The Importance of Thoracic Mobility for the Tennis Player

by Lauren Freitas, DPT

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Thoracic spine rotation and extension are key to a competitive tennis game and any rotational sport. Research has shown that elite tennis players demonstrated ~20 degrees more total trunk rotation than non-elite players. At a minimum, you should be able to rotate ~45 degrees in each direction and your rotation should be symmetrical side to side. Our movement challenge for this series will test out your thoracic rotation and compare your mobility on each side.


First, what does this mean for your tennis game? In order for the racket to contact the ball with maximum power and in the correct position for both serves and ground strokes, your upper back needs to move well in both of those directions. Restrictions in thoracic mobility can lead to decreased power and an increased risk of injury to the lower back, neck and shoulder. The thoracic spine is directly connected to the cervical spine and lumbar spine. It has associations with the scapula which affects your shoulder mobility as well. Therefore, by taking care of your thoracic spine, you can indirectly affect the areas above and below it.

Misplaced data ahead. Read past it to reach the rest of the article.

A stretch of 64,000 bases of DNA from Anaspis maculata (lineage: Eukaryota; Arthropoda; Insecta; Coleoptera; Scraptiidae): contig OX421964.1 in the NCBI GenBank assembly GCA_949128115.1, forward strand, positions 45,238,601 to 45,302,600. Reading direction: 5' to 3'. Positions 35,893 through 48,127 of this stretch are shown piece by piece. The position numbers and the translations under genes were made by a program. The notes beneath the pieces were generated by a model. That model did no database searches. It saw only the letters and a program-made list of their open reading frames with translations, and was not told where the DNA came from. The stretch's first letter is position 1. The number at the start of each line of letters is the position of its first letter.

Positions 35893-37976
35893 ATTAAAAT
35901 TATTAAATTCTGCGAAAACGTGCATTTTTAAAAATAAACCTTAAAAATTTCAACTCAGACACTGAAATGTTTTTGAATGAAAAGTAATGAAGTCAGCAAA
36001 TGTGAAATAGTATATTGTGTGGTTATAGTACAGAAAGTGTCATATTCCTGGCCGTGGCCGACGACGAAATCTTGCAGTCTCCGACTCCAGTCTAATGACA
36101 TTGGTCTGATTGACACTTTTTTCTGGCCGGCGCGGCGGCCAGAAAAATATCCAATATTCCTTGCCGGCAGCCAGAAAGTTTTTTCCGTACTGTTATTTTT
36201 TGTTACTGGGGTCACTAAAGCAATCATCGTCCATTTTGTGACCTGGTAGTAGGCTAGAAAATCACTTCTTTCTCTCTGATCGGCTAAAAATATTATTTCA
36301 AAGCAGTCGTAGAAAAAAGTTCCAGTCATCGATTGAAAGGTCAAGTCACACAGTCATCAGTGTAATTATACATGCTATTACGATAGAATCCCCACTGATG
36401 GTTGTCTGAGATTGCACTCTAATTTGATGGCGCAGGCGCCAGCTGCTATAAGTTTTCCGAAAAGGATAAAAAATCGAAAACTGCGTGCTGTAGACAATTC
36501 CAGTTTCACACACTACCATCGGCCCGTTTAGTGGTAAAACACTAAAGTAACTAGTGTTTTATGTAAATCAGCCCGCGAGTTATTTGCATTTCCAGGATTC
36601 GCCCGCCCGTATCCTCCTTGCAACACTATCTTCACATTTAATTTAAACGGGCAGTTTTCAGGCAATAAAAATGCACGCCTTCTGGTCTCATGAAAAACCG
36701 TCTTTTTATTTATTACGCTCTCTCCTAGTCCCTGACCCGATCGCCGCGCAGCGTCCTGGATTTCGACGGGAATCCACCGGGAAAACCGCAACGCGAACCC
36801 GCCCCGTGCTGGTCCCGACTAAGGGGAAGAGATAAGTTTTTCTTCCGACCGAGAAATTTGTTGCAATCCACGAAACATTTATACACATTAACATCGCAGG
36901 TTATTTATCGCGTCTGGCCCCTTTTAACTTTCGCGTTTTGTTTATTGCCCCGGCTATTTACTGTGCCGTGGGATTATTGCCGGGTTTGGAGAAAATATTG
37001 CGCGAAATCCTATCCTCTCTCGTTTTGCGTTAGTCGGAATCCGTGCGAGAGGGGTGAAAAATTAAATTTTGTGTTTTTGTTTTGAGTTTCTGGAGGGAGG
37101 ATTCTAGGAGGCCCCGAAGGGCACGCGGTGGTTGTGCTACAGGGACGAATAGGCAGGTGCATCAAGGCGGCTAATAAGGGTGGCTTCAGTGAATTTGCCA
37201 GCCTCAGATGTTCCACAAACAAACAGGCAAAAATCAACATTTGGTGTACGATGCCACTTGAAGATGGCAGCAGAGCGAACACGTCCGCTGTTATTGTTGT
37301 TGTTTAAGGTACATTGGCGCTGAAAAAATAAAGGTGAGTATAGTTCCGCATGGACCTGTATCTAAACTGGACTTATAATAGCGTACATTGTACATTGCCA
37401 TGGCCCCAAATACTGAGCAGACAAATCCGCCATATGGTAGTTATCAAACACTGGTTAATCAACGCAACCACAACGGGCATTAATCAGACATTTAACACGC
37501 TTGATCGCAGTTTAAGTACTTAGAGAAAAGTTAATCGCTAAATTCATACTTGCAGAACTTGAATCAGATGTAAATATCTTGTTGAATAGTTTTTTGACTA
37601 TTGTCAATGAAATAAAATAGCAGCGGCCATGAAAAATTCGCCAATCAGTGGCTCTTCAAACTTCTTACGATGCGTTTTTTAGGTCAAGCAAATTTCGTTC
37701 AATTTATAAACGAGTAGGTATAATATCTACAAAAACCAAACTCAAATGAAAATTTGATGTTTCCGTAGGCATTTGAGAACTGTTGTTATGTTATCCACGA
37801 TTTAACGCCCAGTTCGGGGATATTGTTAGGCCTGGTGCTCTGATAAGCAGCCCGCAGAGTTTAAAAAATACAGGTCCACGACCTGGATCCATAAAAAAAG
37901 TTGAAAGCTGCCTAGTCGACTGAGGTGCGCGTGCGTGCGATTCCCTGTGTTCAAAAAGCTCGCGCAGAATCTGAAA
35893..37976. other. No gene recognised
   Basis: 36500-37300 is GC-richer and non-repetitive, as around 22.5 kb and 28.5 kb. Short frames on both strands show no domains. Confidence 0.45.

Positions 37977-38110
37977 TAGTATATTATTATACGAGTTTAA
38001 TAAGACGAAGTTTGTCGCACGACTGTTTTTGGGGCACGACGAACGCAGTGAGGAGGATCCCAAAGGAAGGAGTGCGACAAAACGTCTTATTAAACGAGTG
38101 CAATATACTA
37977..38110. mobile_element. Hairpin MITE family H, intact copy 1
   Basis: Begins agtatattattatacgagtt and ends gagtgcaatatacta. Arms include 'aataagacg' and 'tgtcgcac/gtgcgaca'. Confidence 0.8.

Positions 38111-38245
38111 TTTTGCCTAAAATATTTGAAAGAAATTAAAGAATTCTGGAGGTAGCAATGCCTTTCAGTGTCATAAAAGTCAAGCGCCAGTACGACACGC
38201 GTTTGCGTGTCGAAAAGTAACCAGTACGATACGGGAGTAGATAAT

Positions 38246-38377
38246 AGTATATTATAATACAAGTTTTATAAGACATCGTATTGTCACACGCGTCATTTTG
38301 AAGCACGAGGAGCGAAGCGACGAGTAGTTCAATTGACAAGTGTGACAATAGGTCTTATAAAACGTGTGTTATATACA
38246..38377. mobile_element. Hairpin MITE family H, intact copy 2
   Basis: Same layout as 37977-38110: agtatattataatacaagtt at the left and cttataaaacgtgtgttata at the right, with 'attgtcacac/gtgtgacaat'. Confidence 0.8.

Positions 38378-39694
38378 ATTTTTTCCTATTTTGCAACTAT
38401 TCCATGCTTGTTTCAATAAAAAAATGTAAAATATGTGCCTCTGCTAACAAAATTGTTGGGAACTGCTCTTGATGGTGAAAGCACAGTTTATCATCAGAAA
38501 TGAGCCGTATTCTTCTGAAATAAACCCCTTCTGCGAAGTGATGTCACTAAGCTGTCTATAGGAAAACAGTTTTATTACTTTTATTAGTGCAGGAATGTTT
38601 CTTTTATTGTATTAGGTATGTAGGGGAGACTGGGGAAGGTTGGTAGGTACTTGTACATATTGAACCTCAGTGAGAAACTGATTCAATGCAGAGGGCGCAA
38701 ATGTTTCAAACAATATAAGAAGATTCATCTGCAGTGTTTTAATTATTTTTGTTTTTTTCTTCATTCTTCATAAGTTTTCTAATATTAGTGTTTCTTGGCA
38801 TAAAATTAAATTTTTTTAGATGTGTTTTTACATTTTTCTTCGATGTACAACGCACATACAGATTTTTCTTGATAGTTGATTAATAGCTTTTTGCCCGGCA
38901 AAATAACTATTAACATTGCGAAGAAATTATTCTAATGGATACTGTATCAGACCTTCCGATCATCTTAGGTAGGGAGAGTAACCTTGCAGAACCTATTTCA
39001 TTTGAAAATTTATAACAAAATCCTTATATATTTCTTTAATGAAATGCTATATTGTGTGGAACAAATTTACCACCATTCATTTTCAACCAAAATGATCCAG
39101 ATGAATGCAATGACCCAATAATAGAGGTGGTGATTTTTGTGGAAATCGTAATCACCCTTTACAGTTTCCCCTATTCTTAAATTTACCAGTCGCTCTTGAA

Assess your thoracic rotation with our movement challenge!


Thoracic Movement Challenge

Place a dowel/pole across the front of your chest and cross arms over chest to secure it. Sit in a doorway with legs touching the wall. Rotate to the right, then to the left. Does the dowel touch the door jam on each side? Is your rotation symmetrical?



Try the following exercises to address any impairments you find!


Thoracic Extension in Kneeling (10 reps)

Start in kneeling position with elbows on bench. Sit hips back towards heel to lock out lumbar spine. Now arch upper back as you drive chest towards the floor.



Half-Kneeling Rotation at Wall (10 reps)

Kneel with bent leg stabilized against wall. Rotate one arm open to reach the wall behind you without moving hips. Return to start position.



Assisted Rotation/Flexion w/ Resistance (10 reps)

Anchor resistance band. Start in kneeling position with band in the hand furthest away from fixed anchor. Move away from anchor until you feel tension in band. Allow resistance to pull you into flexed rotation as the arm reaches under and across body. Hold stretch then return to start position.



Thoracic Extension on Foam Roller/Weighted (3 reps/segment)

Keep hips on the floor as you hinge over the foam roller. Reach arms up overhead and try to touch floor arching from upper back. Add a weight in your hand to intensify the stretch.



Please reach out with questions or to schedule your appointment with a physical therapist to address any deficits, pain or inconsistency.


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